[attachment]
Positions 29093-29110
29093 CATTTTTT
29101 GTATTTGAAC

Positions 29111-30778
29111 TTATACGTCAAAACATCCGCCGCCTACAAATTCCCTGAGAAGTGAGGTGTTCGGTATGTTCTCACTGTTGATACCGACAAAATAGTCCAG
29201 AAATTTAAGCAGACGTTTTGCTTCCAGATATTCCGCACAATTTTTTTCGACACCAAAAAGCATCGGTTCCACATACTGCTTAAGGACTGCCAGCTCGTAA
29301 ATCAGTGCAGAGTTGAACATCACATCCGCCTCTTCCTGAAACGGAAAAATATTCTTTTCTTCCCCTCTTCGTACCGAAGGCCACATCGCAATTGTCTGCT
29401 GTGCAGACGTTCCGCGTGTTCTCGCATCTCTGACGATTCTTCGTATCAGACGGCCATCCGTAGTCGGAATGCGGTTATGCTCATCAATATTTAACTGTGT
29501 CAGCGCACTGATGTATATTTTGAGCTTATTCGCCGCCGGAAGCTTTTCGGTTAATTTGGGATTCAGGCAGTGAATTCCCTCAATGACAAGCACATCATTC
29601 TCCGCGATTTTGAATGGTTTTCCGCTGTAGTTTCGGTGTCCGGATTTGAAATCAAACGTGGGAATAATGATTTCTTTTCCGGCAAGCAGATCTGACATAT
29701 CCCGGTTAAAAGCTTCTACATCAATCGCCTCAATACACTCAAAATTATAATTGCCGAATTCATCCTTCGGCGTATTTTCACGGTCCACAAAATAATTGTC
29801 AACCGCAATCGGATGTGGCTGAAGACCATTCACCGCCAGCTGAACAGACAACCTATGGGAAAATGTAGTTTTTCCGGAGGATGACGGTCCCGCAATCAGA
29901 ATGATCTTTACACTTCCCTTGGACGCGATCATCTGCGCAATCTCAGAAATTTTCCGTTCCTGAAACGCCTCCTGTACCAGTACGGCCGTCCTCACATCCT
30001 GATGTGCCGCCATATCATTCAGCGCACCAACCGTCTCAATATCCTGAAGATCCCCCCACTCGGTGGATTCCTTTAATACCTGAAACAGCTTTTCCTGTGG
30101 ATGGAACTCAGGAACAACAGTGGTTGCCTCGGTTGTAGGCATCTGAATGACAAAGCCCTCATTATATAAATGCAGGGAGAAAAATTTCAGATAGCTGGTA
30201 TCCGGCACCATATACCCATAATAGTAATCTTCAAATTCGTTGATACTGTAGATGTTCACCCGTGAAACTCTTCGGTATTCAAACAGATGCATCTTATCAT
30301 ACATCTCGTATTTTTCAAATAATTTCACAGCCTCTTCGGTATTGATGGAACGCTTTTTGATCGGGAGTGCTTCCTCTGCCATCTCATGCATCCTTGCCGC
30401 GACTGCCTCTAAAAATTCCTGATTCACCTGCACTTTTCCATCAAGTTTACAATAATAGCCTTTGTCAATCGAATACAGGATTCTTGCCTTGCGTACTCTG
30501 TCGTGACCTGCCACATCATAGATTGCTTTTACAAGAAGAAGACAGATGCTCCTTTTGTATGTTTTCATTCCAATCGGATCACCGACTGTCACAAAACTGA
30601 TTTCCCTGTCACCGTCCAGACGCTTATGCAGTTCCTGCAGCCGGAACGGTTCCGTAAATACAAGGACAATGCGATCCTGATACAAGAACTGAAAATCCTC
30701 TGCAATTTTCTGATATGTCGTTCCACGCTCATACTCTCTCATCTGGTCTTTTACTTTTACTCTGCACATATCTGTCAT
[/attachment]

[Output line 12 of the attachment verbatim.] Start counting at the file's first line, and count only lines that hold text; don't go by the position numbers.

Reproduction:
29801 AACCGCAATCGGATGTGGCTGAAGACCATTCACCGCCAGCTGAACAGACAACCTATGGGAAAATGTAGTTTTTCCGGAGGATGACGGTCCCGCAATCAGA